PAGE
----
57. Guitar Hero 3 Wii
  58. Rock Band Xbox 360
  59. Mario Kart Double Dash GameCube
  60. Final Fantasy X PS2
  61. Mario Kart Wii Wii
  62. Doom PlayStation
  63. Bloodborne PS4
  64. Smash Bros Melee GameCube
  65. Sonic Generations Xbox 360
  66. Earthworm Jim Megadrive
  67. Need for Speed 2 SE PC
  68. Sonic 1 Mega Drive
  69. Resident Evil 4 PS2
  70. Mario Picross Gameboy
  71. Assassin’s Creed 4 Black Flag Wii U
  72. Zelda Picross 3DS
  73. Arkham City Xbox 360
  74. Tomb Raider PS4
  75. Grand Theft Auto Vice City
  76. Guitar Hero World Tour Xbox 360
  77. Smash Bros Brawl Wii
  78. Donkey Kong Country 2 SNES
  79. Oblivion Xbox 360
  80. Pokemon Black DS
  81. Pokemon Black 2 DS
  82. Zelda Wind Waker HD Wii U
  83. Zelda Twilight Princess HD Wii U
  84. Sonic Advance Gameboy Advance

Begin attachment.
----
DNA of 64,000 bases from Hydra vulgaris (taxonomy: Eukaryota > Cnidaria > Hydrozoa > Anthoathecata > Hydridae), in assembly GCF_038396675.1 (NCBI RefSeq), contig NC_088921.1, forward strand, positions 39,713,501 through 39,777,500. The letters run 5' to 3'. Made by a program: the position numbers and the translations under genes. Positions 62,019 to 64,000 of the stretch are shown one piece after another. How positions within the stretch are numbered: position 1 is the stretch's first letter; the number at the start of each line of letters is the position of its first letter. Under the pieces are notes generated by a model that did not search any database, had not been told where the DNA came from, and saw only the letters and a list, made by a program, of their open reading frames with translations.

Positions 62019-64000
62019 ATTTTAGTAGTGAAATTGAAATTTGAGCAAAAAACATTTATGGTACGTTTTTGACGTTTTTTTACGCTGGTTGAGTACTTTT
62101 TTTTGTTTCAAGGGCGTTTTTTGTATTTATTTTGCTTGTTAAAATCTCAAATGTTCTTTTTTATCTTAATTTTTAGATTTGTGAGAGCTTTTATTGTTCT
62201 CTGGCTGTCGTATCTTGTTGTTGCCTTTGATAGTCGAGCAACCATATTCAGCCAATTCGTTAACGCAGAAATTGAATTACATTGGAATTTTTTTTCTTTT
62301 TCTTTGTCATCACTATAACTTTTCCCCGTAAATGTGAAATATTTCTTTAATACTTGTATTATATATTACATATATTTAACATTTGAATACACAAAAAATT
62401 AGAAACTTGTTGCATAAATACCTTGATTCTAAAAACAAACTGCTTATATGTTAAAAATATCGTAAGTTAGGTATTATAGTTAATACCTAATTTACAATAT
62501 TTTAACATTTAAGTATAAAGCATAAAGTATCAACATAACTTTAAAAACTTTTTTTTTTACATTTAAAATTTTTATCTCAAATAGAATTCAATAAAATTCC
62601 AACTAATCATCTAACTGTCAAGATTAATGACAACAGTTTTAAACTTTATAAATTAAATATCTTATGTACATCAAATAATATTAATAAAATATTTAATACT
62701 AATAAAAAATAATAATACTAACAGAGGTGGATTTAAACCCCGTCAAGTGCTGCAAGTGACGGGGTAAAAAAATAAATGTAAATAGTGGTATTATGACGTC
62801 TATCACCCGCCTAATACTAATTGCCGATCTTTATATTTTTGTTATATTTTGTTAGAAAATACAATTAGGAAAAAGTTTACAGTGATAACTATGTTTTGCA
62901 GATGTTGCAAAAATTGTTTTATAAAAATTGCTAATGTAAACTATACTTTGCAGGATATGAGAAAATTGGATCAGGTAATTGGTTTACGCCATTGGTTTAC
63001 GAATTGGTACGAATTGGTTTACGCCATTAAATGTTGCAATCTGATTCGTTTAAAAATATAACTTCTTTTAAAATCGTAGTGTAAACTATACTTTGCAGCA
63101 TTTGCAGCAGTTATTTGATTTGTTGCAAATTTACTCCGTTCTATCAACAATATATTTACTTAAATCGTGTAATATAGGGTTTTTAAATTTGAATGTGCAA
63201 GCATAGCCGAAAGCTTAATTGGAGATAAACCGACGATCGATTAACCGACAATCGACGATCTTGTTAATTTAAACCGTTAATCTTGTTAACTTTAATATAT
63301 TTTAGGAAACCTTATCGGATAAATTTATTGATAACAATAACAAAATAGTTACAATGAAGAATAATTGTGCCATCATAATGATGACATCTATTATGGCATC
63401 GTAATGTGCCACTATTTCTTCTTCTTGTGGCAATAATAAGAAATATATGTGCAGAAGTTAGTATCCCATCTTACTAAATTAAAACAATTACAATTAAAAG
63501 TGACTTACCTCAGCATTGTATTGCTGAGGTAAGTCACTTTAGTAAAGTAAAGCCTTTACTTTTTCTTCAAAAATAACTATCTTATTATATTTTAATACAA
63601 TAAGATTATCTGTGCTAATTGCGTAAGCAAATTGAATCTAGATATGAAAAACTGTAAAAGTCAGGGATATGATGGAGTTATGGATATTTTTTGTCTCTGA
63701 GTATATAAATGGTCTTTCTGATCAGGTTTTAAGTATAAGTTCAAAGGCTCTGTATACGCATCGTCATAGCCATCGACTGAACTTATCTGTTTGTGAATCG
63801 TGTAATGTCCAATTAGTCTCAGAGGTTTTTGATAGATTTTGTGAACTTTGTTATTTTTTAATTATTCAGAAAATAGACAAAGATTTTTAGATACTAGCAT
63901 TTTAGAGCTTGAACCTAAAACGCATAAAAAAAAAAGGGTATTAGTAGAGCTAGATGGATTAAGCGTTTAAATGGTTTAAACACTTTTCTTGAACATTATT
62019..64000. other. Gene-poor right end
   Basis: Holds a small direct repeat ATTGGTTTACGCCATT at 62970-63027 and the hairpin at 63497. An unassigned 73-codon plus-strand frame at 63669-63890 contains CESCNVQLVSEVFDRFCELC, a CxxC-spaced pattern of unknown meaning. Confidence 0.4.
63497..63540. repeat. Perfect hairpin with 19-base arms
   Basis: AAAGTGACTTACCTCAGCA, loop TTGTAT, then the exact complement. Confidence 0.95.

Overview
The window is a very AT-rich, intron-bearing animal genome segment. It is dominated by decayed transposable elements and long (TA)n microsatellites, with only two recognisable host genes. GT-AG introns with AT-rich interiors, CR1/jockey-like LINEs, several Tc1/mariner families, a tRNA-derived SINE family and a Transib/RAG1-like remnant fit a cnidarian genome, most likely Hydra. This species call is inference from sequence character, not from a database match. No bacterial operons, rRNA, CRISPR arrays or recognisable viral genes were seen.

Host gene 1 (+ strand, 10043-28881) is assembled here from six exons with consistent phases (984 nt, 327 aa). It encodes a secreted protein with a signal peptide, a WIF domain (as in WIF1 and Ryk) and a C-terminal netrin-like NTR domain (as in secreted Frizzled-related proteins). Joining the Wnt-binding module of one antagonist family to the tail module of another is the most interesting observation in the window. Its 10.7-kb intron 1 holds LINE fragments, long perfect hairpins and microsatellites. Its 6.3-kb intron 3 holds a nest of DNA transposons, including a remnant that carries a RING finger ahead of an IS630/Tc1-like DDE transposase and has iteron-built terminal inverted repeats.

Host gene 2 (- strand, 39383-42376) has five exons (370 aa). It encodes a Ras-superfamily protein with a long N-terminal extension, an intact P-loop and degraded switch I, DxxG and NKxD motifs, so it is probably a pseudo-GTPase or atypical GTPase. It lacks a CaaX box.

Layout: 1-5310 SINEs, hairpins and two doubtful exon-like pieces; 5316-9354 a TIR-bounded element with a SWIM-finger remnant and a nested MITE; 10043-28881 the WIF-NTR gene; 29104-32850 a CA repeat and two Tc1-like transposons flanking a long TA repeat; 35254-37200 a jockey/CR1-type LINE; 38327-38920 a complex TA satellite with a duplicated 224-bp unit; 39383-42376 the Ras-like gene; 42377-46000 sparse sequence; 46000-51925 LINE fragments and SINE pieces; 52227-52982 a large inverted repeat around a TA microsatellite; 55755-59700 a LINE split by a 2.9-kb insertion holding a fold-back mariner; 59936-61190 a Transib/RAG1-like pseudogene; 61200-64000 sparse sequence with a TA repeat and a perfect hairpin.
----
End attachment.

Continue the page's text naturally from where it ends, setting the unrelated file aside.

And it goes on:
85. Star Wars Ep1 Racer N64
  86. Zelda: Majora’s Mask N64
  87. Zelda: Link to the Past Gameboy Advance
  88. Super Mario Bros NES
  89. Final Fantasy 7 PlayStation
  90. FIFA 18 Switch
  91. FIFA 10 PS3
  92. Pro Evolution Soccer 2009 PS3
  93. FIFA 11 PS3
  94. FIFA 12 Xbox 360
  95. Pro Evolution Soccer 2010 PS3
  96. FIFA 13 Xbox 360
  97. FIFA 14 Xbox 360
  98. Mario Kart 8 Wii U
  99. Megadrive Ultimate Collection PS3
  100. Zelda: Link’s Awakening Gameboy
  101. Wario Land 3 Gameboy
  102. Pro Evolution Soccer PS2
  103. Gears of War Xbox 360
  104. Sonic Adventure Dreamcast
  105. Donkey Kong 64 N64
  106. Jumping Flash PlayStation
  107. Pro Evolution Soccer 2 PS2
  108. International Superstar Soccer Pro Evolution PlayStation
  109. Tetris DS
  110. Street Racer SNES
  111. God of War 2 PS2
  112. Transformers War for Cybertron PS3
  113. Rare Replay Xbox One
  114. Grand Theft Auto San Andreas
  115. Football Manager 2005 PC
  116. Pro Evolution Soccer 5 PS2
  117. Gears of War 2 Xbox 360
  118. Pro Evolution Soccer 4 PS2
  119. Pro Evolution Soccer 3 PS2
  120. Football Manager 2006 PC
  121. International Superstar Soccer 64 N64
  122. International Superstar Soccer 98 N64
  123. International Superstar Soccer SNES